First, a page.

Smiling Senior Couple - Love & (Gasp!) Sex Later in Life article

Most young people sigh sentimentally when they see an elderly couple walking hand-in-hand. Just don't ask them to envision anything more overt between people old enough to be their parents or grandparents.

But the truth is, love, romance and even sex can (and should be) still very much a part of later life. There is a love life for seniors – just don't call them seniors, said Dr. Dorree Lynn, a psychotherapist and relationship expert.

"Senior is not a word I use," Dr. Lynn said. "I'm an advocate for pro-aging and the issue around seniors is nobody knows what a senior is. We need to reframe aging and continue to find different words that mean different ages. I tend to use the word sage or elder."

Whatever you call them, they're still looking for love if they're alone, she said.

"A Northern metropolitan woman might say, 'I want a friend with benefits,' or 'I just want a nice relationship,'" she said. "In the South, marriage tends to be the more acceptable option. The statistics show that if people have had a good marriage, that's what they look for again. If they've had a rough time, they're generally afraid to date altogether for a while and afraid of marriage."

Still, older folks might hesitate to put themselves out there for fear that they are too old. They compare themselves to what they used to look like when they first started to date, and the reflection in the mirror might give them pause.

"Everyone has aged and everyone thinks no one else has aged," Dr. Lynn said. "They think, 'I've put on a few extra pounds or extra wrinkles, and who's going to want me?' I think fear keeps people from dating."

Dr. Lynn said that even when someone gets over fear that they are too old, a big hurdle for people later in life is figuring out how to meet someone. Many are uncomfortable with online dating and hope that they will meet someone at church or synagogue, or that a friend will introduce them to someone. Too passive, she said.

"Dating smart is an education," Dr. Lynn said. "How does one learn to pick out the good fish. How do you learn what you want and still keep an open enough mind so that you might expect the unexpected. People who are looking to start dating again don't think of themselves as a commodity. I say dating is like shopping, except you have the control. Of course, it's also scary. It's like shopping with your heart on your sleeve."

And that shopping trip can often include sex, although Dr. Lynn said we could use sex education for the older population.

"There is no three-date rule at this age that you have to sleep with somebody or not sleep with somebody," she said. "We need as much sexual education for this population as we need for young people. Because it's a myth that people are no longer interested in sex."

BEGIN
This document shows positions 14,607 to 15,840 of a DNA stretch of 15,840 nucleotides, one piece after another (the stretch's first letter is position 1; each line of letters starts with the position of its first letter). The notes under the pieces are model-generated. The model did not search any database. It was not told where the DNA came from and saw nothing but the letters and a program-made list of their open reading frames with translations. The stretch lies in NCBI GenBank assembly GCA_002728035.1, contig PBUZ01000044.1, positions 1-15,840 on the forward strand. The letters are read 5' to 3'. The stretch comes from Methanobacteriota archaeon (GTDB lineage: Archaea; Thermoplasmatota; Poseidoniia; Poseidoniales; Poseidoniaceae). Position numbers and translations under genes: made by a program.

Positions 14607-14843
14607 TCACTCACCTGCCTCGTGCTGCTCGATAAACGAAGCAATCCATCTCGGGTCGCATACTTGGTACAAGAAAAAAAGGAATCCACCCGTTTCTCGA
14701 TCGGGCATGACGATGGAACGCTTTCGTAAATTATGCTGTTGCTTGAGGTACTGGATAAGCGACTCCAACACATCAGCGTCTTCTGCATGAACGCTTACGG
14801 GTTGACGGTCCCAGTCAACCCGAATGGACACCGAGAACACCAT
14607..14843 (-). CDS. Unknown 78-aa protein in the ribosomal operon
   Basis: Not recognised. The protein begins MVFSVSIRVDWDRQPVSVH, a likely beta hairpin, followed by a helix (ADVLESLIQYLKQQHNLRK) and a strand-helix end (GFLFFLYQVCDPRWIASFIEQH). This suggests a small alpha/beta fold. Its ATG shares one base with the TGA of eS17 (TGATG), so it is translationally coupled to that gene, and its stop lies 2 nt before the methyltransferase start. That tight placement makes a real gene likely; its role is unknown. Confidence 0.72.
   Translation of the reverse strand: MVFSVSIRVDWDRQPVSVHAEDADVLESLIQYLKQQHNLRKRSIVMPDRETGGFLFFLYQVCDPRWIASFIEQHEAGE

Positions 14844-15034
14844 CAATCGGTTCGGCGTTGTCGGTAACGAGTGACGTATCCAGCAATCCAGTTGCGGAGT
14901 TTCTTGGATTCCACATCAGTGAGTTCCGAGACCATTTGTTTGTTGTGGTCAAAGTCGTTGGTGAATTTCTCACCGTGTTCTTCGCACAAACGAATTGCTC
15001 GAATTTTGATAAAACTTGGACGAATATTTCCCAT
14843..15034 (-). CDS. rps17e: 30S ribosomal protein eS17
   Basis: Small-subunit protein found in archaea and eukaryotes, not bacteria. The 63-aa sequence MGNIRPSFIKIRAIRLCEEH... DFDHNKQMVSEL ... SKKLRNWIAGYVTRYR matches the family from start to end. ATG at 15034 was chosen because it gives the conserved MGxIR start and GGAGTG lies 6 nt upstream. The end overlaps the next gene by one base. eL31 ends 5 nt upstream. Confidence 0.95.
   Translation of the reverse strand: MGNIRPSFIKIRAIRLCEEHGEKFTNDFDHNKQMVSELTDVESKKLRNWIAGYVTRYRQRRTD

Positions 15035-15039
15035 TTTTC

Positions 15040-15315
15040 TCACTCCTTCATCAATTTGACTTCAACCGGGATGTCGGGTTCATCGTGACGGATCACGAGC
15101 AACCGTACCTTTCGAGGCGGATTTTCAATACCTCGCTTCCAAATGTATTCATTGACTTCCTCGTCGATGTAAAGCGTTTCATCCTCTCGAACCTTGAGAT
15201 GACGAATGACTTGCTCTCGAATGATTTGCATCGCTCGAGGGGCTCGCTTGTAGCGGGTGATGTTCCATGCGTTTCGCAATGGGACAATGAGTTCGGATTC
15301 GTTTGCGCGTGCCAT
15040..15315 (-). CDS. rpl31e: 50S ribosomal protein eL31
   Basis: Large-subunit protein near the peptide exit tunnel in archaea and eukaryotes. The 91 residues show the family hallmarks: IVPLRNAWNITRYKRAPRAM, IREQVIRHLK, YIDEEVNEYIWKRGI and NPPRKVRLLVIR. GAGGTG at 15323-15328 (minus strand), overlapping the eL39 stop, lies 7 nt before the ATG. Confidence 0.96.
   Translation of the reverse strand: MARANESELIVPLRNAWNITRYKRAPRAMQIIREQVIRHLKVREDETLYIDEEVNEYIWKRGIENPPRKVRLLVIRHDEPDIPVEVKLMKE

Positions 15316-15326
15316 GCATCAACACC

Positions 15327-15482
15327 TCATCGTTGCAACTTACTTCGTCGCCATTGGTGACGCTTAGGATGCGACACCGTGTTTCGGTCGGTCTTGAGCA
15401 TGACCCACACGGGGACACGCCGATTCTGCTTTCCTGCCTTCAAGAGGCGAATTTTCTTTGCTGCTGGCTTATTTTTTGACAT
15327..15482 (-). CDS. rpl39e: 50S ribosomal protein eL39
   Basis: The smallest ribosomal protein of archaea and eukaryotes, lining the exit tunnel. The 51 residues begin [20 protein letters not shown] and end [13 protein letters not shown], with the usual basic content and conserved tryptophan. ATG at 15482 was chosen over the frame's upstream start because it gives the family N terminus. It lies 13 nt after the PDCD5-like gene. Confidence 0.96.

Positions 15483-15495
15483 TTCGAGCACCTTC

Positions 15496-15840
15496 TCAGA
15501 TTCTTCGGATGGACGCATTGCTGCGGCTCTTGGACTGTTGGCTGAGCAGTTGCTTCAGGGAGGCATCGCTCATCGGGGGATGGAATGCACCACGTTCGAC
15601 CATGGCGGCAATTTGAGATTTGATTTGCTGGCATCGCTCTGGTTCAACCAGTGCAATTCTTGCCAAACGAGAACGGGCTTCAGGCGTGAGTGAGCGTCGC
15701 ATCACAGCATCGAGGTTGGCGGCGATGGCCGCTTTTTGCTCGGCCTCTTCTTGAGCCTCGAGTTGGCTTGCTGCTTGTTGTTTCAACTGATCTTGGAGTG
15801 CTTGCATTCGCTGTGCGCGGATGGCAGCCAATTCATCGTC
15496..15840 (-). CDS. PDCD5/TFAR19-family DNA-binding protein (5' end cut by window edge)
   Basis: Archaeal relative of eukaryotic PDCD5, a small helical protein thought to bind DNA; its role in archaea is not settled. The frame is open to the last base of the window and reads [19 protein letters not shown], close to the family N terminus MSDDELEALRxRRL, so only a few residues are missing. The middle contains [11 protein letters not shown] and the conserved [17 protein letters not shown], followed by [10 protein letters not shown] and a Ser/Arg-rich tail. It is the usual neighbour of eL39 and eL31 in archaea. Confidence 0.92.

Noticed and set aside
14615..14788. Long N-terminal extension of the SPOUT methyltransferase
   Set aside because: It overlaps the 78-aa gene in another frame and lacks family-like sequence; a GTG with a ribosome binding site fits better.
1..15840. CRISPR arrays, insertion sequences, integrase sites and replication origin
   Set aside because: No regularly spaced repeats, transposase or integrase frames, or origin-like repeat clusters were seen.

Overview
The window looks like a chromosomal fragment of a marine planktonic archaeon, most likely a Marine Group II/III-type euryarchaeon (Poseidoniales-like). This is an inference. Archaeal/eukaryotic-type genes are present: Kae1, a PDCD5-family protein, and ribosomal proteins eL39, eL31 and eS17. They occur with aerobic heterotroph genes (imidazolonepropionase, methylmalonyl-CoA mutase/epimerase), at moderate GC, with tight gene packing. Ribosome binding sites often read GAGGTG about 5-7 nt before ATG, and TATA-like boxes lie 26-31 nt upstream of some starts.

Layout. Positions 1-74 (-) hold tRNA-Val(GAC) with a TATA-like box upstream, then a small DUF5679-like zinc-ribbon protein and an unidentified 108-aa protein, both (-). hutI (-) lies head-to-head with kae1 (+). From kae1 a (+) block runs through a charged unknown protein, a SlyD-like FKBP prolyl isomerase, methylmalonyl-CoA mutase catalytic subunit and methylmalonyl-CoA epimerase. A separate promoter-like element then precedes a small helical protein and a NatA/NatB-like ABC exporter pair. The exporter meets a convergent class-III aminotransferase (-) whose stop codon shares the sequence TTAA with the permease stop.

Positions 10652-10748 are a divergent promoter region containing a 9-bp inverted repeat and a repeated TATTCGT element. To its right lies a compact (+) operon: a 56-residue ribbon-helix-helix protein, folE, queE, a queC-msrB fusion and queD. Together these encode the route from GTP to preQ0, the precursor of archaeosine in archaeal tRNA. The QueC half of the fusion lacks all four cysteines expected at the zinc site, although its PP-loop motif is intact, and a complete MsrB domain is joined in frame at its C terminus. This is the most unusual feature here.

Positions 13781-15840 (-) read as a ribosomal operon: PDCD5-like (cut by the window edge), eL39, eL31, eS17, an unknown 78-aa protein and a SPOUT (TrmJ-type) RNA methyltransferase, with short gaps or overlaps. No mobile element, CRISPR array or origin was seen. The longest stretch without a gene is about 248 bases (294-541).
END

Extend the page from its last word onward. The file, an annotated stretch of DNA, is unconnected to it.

She said that the sex is different at this age.

"Look, you're not going to have 16 orgasms a night. Nobody is still a bunny bouncing around. Unfortunately, women and men have this image that they are not sexual because sex is not the same," Dr. Lynn said. "The truth is, the last time I looked, sex has no expiration like it's on a milk bottle. Sex is something that, as long as people are healthy, they can have until the end of their life."

That difference can actually make for a better sex life than people had when they were younger, she said.

"Sex can actually be better because everything has slowed down and people slow down, so they can take their time and learn how to touch and caress," she said. "If one slows down, one starts to feel. And many people in mid-life or older have forgotten how to feel because they've been too busy. The nice thing about being older is you can learn a whole new way to be in connection, including a lot more touch. When sex is motivated strictly by hormones, as it often is when we are young, you don't have to bother thinking about anything. As you get older, you do have to think."

And, despite the stereotype, men as well as women are looking for meaningful connection, she said, although men may seem to recover more quickly from the loss of a partner.

"The old adage says – and I believe it holds true – that men replace and women mourn. Women carry the dreams of what our past relationships were and weren't. Men can blot out things much faster. Women are more complex," Dr. Lynn said.

And, she said women don't need to compete with lovely, firm 20-somethings, despite messages from our youth-oriented society.

"Women and men – maybe more so women – forget that they are a find, that they are worthwhile. They really do think that because of our very youth-oriented society, they have no value and that no one is going to want them. Women forget that men at this age have man boobs and pot bellies and that maybe what they want at this age is not what they used to have. Maybe they are ready for a different kind of person."

Dr. Lynn said the most important thing to remember is that love, desire and intimacy are possible at any age, but that they have to be sought.

"Fear is a factor, but you have to remember that everyone is a spotted pony – no one is perfect," Dr. Lynn said. "If they sit at home and do nothing, Mr. or Mrs. Charming is not going to be knocking at their door."

By Helen Mitternight

INFOGRAPHIC: Dating Later in Life by the Numbers
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